“Saint Mary’s has really shown me how to be not just an effective communicator, but a compassionate listener.”
When Meredith Mackowicz ’19 first came to Saint Mary’s, she knew she wanted to teach, and more importantly, learn. Although she wanted to major in education and work with early childhood education, she was drawn to working with older adults after taking a social work class. Meredith’s interest in gerontology blossomed from an interest in being someone who would really listen, to an interest in pursuing the role of counselor and companion.
“Gerontology has taught me to encounter older adults and not just see them as a case but as a whole person who has lived a full life. They are going to have so much to teach me.”
A connection from home
Pursuing a gerontology minor has helped Meredith better understand her 89-year-old grandmother who has lived across the street from her family for 15 years. Through studying gerontology, Meredith has gained the tools necessary to trust that her grandmother, and all older adults, know what’s best for themselves.
Her liberal arts education has helped Meredith to consider the lived experiences of aging adults and meet them where they are. She sees older adults in nursing homes or elder care facilities as not just patients, but people who deserves compassion and respect.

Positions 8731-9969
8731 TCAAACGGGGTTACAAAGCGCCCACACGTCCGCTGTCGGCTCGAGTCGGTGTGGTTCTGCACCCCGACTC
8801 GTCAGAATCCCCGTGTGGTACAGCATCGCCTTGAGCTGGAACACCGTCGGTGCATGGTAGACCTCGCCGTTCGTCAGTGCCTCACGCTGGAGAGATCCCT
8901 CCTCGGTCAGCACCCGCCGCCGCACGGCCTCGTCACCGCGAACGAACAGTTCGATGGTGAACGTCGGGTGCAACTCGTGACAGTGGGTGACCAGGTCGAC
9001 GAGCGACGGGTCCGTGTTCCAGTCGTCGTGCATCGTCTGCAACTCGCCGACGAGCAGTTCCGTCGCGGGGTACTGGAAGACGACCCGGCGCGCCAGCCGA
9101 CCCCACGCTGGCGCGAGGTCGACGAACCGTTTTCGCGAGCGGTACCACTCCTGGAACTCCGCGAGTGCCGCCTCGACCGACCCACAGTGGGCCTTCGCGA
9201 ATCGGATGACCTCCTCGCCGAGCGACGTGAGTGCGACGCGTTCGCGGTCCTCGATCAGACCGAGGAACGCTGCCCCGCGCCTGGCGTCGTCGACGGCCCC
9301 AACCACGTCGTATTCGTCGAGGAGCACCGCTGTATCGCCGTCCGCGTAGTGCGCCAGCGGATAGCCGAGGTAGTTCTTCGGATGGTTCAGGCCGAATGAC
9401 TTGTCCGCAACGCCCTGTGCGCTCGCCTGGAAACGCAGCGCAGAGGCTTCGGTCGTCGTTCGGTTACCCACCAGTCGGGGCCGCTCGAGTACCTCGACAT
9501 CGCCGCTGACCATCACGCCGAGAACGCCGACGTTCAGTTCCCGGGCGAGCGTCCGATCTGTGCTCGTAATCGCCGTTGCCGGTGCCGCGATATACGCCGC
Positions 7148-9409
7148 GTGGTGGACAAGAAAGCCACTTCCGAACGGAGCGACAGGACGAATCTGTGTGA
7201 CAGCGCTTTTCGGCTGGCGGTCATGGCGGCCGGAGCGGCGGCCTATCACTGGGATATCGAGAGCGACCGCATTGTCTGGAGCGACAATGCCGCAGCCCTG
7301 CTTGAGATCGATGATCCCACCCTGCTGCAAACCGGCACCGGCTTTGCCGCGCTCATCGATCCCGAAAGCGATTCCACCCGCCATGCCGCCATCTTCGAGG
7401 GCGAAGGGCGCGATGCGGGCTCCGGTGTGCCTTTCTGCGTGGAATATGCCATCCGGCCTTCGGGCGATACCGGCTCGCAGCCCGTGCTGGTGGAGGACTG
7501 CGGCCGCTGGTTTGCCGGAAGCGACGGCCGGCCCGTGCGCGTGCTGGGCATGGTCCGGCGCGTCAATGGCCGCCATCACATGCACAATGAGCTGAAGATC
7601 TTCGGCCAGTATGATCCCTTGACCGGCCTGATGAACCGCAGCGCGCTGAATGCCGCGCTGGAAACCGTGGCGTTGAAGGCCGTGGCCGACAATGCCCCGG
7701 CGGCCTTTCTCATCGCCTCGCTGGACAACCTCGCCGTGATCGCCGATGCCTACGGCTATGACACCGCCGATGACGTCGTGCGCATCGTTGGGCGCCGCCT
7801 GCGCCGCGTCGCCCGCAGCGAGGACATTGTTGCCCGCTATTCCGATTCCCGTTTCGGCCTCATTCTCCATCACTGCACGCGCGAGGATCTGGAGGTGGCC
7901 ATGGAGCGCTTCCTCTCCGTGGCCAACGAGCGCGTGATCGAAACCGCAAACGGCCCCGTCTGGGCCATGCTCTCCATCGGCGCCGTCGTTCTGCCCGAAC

“Gerontology is such a human field. If you don’t have compassion, and if you don’t know how to listen and learn, you’re not going to be able to connect with people. Taking gerontology courses at Saint Mary’s has really shown me how to be not just an effective communicator, but a compassionate listener.”
Her resilient journey
Saint Mary’s has given Meredith the opportunity to work with older adults throughout the South Bend/Mishawaka area. Meredith’s goal is to work as a speech pathologist, with an interest in neurogenics, the study of the role of genetics in the development and function of the nervous system. Neurogenics often helps to better understand adult acquired language disorders, strokes, traumatic brain injury, and Parkinson's disease.
By working with these clients, Meredith herself has learned to be resilient. Leaning into the uncomfortable, taking one day at a time, and not being afraid of what’s going to come next; for Meredith, that could mean her next semester of classes, going to graduate school, or even her future career.
“Don’t be afraid to not know what you’re walking into. Accept that there are things you won’t understand — but you’re going to find your answers, you’re just going to have to look for them.”
Written by Gina Twardosz ’20, media relations intern and double major in English writing and communication studies with a minor in theatre.